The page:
Once everything is running as above, the next step is to make sure you can login to the database and to test a failover. First log in to MSSQL:
sqlcmd -S localhost -U hacluster -P '<YourPassword>'

Next, create a new Database:
SELECT Name from sys.Databases

You should see something like this:

Notice the new database you created listed at the bottom. Log out of MSSQL by typing quit to return to the command line.

Now it is time to test a failover. First monitor the cluster from the second server by running:
sudo crm_mon

Then on the first server break its connection to the cluster by stopping pacemaker:
sudo systemctl stop pacemaker

You will notice on the second server the cluster changing. The first server should show as disconnected and the second server will take over as master for DRBD. It should also take over the floating IP, DRBD file system, and MSSQL resources. If this does not occur, or if the SQL server does not start, there may be a configuration mistake.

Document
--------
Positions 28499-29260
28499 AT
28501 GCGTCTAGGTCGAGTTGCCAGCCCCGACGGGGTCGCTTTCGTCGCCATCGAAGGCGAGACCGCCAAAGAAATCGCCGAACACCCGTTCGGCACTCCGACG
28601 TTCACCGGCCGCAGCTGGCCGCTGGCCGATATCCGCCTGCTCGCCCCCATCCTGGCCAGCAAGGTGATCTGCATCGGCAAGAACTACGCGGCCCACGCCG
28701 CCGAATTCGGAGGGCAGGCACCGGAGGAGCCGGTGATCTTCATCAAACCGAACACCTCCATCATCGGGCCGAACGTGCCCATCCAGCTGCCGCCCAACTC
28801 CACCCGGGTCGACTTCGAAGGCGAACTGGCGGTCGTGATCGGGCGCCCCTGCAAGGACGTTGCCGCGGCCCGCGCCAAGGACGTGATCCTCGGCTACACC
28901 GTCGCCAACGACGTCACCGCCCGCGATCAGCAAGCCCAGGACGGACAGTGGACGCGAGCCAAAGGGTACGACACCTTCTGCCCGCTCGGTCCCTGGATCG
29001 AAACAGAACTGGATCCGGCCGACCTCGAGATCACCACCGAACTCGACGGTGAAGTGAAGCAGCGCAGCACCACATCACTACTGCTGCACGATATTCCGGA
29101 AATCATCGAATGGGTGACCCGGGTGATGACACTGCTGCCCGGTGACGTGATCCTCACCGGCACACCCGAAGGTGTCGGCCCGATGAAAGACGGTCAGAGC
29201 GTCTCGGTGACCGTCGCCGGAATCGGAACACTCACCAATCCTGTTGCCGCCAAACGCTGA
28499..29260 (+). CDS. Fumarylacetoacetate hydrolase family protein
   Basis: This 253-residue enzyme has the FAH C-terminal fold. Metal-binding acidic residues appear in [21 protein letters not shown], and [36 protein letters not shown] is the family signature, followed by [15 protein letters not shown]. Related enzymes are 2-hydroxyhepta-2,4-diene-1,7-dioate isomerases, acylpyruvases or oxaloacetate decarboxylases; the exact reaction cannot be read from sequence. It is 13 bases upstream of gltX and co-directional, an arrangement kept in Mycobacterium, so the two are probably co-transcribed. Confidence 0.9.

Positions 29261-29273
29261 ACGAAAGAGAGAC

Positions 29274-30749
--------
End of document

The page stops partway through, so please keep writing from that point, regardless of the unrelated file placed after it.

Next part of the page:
Then on the first server, reconnect by starting pacemaker again:
sudo systemctl start pacemaker

On the second server you should see the first server become slave, but nothing else should change. Now repeat the steps above to connect to MSSQL on the second server, create a new DB, and view the databases available. You should see the TestDB database that you created on the first node, as well as the new one you just created (TestDB2, for example). Then return to the command line with the quit command.

Finally, monitor the cluster on the first server, while you stop and start pacemaker on the second. This should fail back over to the first server, which should be master and be in controller of DRBD, DRBD filesystem, and the floating IP, with the second server just a slave to DRBD. Again, log in to MSSQL on the first database and verify that both databases are there.